Question Video: Factorizing by Completing the Square | Nagwa Question Video: Factorizing by Completing the Square | Nagwa

# Question Video: Factorizing by Completing the Square Mathematics • Second Year of Preparatory School

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Factorize fully 9𝑥⁴ − 21𝑥²𝑦² + 4𝑦⁴.

04:57

### Video Transcript

Factorize fully nine 𝑥 to the fourth power minus 21𝑥 squared 𝑦 squared plus four 𝑦 to the fourth power.

We notice that the polynomial contains two perfect square terms: nine 𝑥 to the fourth power and four 𝑦 to the fourth power. So we will attempt to factor this expression by completing the square. To use this method, we need to manipulate the expression to include a perfect square trinomial in the form 𝑎 squared plus or minus two 𝑎𝑏 plus 𝑏 squared, which can be factored as 𝑎 plus or minus 𝑏 squared. In these trinomials, 𝑎 and 𝑏 may be variables, constants, or products of variables and constants.

In this example, if we take 𝑎 squared to be nine 𝑥 to the fourth power and 𝑏 squared to be four 𝑦 to the fourth power, then our value of 𝑎 is the square root of 𝑎 squared, which is equal to three 𝑥 squared. And our value of 𝑏 is the square root of 𝑏 squared, which is equal to two 𝑦 squared. Then, our middle term is equal to two 𝑎𝑏, or in some cases negative two 𝑎𝑏. Two 𝑎𝑏 comes out to two times three 𝑥 squared times two 𝑦 squared, which is 12𝑥 squared 𝑦 squared.

In our next step, we will introduce the two 𝑎𝑏 term into the original expression, while also moving the negative 21𝑥 squared 𝑦 squared term to the end of the expression. For any term we introduce into the expression, we must add the same term with the opposite sign. This way, we are effectively adding zero, which does not change the polynomial. In this case, the zero gets added to the polynomial in the form of 12𝑥 squared 𝑦 squared minus 12𝑥 squared 𝑦 squared.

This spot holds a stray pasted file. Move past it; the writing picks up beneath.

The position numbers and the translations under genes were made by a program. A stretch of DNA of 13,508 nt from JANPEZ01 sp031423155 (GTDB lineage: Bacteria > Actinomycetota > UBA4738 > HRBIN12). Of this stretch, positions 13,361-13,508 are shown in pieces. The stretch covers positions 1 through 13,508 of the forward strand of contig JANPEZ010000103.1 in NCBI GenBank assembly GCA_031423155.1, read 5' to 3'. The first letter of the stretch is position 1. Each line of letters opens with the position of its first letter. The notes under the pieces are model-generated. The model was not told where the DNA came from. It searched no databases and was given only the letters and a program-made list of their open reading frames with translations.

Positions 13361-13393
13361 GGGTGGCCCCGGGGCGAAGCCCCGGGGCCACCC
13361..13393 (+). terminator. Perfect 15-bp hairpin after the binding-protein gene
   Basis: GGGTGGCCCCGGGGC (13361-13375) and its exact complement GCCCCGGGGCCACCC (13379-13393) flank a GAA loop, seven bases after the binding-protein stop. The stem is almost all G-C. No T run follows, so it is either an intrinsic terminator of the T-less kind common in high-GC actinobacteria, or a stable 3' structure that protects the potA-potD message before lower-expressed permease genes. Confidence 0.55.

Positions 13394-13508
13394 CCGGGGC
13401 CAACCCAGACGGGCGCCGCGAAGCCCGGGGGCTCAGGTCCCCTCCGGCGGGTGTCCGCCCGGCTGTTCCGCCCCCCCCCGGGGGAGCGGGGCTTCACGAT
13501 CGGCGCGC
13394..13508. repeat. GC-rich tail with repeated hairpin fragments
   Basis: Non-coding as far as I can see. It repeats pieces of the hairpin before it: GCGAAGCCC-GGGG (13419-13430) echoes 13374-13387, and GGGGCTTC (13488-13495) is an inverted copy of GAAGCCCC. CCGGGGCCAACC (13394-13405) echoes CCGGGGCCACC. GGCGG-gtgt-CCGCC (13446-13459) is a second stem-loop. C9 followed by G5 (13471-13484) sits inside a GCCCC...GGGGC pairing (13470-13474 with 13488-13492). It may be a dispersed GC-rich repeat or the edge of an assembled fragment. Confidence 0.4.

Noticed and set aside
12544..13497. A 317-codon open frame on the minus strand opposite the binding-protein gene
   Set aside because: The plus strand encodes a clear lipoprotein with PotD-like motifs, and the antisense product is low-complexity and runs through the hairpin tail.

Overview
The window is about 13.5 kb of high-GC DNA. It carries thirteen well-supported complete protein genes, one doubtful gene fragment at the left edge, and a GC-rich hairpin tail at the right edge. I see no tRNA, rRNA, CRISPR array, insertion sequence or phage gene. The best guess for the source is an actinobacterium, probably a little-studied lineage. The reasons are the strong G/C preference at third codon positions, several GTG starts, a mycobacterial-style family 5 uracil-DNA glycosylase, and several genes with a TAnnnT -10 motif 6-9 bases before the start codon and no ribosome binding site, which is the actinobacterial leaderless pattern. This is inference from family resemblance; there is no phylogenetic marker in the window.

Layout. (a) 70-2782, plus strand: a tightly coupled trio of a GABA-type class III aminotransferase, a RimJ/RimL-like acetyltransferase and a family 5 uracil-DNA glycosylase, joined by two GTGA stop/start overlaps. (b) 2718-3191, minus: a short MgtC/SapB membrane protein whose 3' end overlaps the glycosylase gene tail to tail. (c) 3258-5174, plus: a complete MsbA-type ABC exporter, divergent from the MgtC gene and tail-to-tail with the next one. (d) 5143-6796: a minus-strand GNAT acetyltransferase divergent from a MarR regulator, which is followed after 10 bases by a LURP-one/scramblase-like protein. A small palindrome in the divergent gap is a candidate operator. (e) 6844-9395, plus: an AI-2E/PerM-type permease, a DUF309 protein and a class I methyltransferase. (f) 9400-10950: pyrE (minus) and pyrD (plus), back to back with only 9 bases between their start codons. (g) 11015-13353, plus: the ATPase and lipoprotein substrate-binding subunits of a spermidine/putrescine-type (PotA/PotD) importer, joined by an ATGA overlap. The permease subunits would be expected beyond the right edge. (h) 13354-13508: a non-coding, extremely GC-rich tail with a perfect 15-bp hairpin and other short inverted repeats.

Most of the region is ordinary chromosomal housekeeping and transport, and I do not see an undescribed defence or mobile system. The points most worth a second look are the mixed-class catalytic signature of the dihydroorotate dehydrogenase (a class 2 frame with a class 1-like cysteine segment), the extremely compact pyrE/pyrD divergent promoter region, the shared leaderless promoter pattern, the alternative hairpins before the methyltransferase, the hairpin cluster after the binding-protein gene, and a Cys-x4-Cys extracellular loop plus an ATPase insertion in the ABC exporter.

Our expression with these new terms is nine 𝑥 to the fourth power plus 12𝑥 squared 𝑦 squared plus four 𝑦 to the fourth power minus 21𝑥 squared 𝑦 squared minus 12𝑥 squared 𝑦 squared.

We can now factor the first three terms as a perfect square trinomial, giving us three 𝑥 squared plus two 𝑦 squared squared. Then, we can combine the like terms, giving us negative 33𝑥 squared 𝑦 squared. Now at this step, we expect to have a difference of squares. However, 33 is not a perfect square. When this happens, we can try forming a perfect square trinomial with a negative two 𝑎𝑏 term instead of the positive two 𝑎𝑏 term we chose. So we will erase a bit of our work to return to the previous step.

We proceed to change the sign in front of the two 𝑎𝑏 term to a negative. This means our new expression is nine 𝑥 to the fourth power minus 12𝑥 squared 𝑦 squared plus four 𝑦 to the fourth power minus 21𝑥 squared 𝑦 squared plus 12𝑥 squared 𝑦 squared. Then, we again factor the first three terms as a perfect square trinomial, but this time the factors are of the form 𝑎 minus 𝑏.

Now when we combine the like terms, we have negative nine 𝑥 squared 𝑦 squared. This is a difference of squares since the expression within the parentheses is being squared and nine 𝑥 squared 𝑦 squared is a perfect square, specifically the square of three 𝑥𝑦, where 𝑎 is in the first parentheses and 𝑏 is in the second parentheses.

Following the formula for factoring a difference of squares, we get three 𝑥 squared minus two 𝑦 squared minus three 𝑥𝑦 times three 𝑥 squared minus two 𝑦 squared plus three 𝑥𝑦.

Finally, we need to check whether the resulting polynomials within each set of parentheses can be factored. In this case, both polynomials are prime. So we have that three 𝑥 squared minus three 𝑥𝑦 minus two 𝑦 squared times three 𝑥 squared plus three 𝑥𝑦 minus two 𝑦 squared represents the full factorization of nine 𝑥 to the fourth power minus 21𝑥 squared 𝑦 squared plus four 𝑦 to the fourth power.

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